When supposedly personalised, medical app for your health goes wrong, you may get cut off from your insurance, your house, your place in society and ultimately, your life. The irony is that you don’t get any personalised service from these apps when things go wrong, just a generic ‘computer says no’ from the app provider.
This truly nightmarish scenario was explored by Jule Owen’s short sci-fi noir story about Smart Health data apps, written for the new series Tales From Cybersalon, futures of digital health.
In her story, the main hero is slowly but mercilessly and efficiently cut off, step by step, from his identity, his work, his own home and his whole existence by an automated Health Insurance app. It is like updated Kafka story for 21st century, and as in Kafka, it does not end well.
The story is picking up from the mega consolidation in European Digital Health, as Health Hero , UK telemedicine leading app was allowed to merge with Qura, market leader in France, creating a group of 22mln customers. You are not a patient anymore, not a familiar face to your GP, but just an ID, a reference in a number of different computer systems that are often not compatible.
Responding to increasing concerns about the handling of our medical, often very intimate and personal data in UK and US by faceless digital health giants, Cybersalon has organised an open call for short sci-fi stories. The brief was to re-imagine the impact of the hyper fast growth in med data gathering and medical/insurance apps- created around Covid, NHS and mobile phones providing ‘captive audiences’.
Eva Pascoe hosted the even on behalf of Cybersalon with writers like Jule Owen, Britta F Schulte, Stephen Oram and Ben Greenaway who have all been selected to present their Smart Health sci-fi stories to Cybersalon audience.
The idea came from an insightful book titled “Imaginary Apps” by Paul Miller (aka DJ Spooky) published a few years ago. In his book, Paul has asked a few artists and writers to imagine an app that has not been written yet. The taks was to consider a plausible app that can be written within the current technology, with the author thinking thru app’s implications. Our favourite was an app “How To find Good Luck” or GPS for those in need.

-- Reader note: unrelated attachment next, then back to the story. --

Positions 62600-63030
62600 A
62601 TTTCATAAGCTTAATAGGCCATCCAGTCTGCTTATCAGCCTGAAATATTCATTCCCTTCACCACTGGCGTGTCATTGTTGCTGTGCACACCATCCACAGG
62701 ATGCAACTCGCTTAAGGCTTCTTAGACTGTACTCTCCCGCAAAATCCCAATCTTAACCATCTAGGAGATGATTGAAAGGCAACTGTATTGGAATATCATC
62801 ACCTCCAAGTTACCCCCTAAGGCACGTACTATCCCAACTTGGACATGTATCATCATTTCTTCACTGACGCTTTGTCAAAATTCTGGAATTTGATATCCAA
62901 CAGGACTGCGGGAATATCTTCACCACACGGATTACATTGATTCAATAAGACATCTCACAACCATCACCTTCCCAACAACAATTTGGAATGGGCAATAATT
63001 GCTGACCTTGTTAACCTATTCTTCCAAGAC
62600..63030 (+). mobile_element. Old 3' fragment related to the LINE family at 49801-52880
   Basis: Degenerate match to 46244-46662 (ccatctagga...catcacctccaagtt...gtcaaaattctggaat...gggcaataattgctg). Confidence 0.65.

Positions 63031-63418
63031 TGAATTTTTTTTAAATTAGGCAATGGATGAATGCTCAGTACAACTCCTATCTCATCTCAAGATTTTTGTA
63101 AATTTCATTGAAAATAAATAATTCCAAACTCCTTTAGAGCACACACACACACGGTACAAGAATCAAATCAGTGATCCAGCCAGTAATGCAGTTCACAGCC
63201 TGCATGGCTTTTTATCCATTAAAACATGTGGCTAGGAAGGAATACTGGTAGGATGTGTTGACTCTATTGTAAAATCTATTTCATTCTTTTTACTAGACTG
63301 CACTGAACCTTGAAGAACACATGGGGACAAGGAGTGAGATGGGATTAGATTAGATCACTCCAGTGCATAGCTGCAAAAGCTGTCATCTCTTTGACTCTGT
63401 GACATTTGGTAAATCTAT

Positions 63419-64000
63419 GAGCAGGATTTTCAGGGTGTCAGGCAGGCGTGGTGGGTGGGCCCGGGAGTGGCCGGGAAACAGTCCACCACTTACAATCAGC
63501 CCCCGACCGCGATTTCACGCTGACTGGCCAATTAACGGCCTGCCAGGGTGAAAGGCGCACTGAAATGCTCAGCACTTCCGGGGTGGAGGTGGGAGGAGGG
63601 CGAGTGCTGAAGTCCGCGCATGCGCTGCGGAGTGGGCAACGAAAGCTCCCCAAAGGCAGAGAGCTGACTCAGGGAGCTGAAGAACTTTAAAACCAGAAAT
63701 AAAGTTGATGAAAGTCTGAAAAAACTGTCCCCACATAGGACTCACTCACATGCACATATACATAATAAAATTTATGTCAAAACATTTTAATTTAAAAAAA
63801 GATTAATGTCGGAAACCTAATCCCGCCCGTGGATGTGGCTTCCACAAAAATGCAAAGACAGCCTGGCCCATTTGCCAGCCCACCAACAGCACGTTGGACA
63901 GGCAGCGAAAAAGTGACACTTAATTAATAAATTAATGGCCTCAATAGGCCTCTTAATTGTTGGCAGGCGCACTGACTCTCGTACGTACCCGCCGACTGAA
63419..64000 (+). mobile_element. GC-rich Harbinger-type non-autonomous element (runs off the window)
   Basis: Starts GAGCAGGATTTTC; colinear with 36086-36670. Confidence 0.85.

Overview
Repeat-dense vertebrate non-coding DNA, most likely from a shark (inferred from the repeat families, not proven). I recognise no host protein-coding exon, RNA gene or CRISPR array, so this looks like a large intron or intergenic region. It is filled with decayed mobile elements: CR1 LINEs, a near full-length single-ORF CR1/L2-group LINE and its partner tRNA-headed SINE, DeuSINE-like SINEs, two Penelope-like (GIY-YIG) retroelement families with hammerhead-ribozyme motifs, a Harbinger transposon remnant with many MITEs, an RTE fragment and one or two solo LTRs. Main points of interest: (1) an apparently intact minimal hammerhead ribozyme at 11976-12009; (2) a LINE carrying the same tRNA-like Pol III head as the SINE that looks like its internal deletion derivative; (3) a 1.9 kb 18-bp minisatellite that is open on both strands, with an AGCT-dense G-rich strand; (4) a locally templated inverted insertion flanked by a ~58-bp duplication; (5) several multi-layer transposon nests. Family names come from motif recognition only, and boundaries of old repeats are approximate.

We took the idea to our panel of sci-fi writers, inviting them to re-imagine apps and medical data gathering scenarios that will be arising from currently supercharged process of digitising health, or “Smart Health” as it is known today.
The stories are here on Medium as well as here (on video- where writers read their 5min works for the panel of invited public health care and tech experts like Dr Christina Aicardi from Brain Project, Prof Lucy Hooberman (Warwick Uni) and Gus Fraser (AI For Face Masks Compliance start-up).
The writers read their short stories, ranging from Robo-Bot for Health Insurance app going tragically wrong (by Jule Owen) , a food-whores brothel where people pay vagrants to eat the unhealthy food for them (by Stephen Oram), examining the case of elderly medical surveillance app gone rouge (Britta F Schulte), to being lured into swapping your health data for a rare chance to travel to space (Ben Greenaway).
None of the scenarios produced by our writers looked like the future we actually want to inhabit – very much as in the comment of John Von Neumann about computer inventions:
What we are creating now is a monster whose influence is going to change history, provided there is any history left.
What is timeless, is the propensity for the system to quickly become super rigid and unforgiving. As Eva Pascoe noted, a lot of AI and Health Bots mishaps are very similar in consequences to regular Eastern European communist bureaucracy that she had grown up with.
The system was analogue then, just paper-based, but equally faceless and merciless. There was no recourse if it went wrong for an individual and ultimately led to dis-functional society that people rejected as soon as they got a chance.
Today, many billions of dollars later, the irony is that we ended up with similar, faceless AI Health Bots that fail to truly serve people and are increasingly causing unease amongst patients, users and public health experts alike.
Christina Aicardi (AI Ethics Lecturer in King’s College, Foresight Group and Brain Project) notes that the state of medical surveillance has got to the point when tech is actually a threat to our health and hindrance to well-being rather than a solution.
It is time to re-think.
When assumptions are wrong, the app is doomed to fail
Christina notes that all the medical alerting apps are underpinned by a kind of standardised concept of an ‘average’ person, in this case, with Britta’s story, an average elderly person.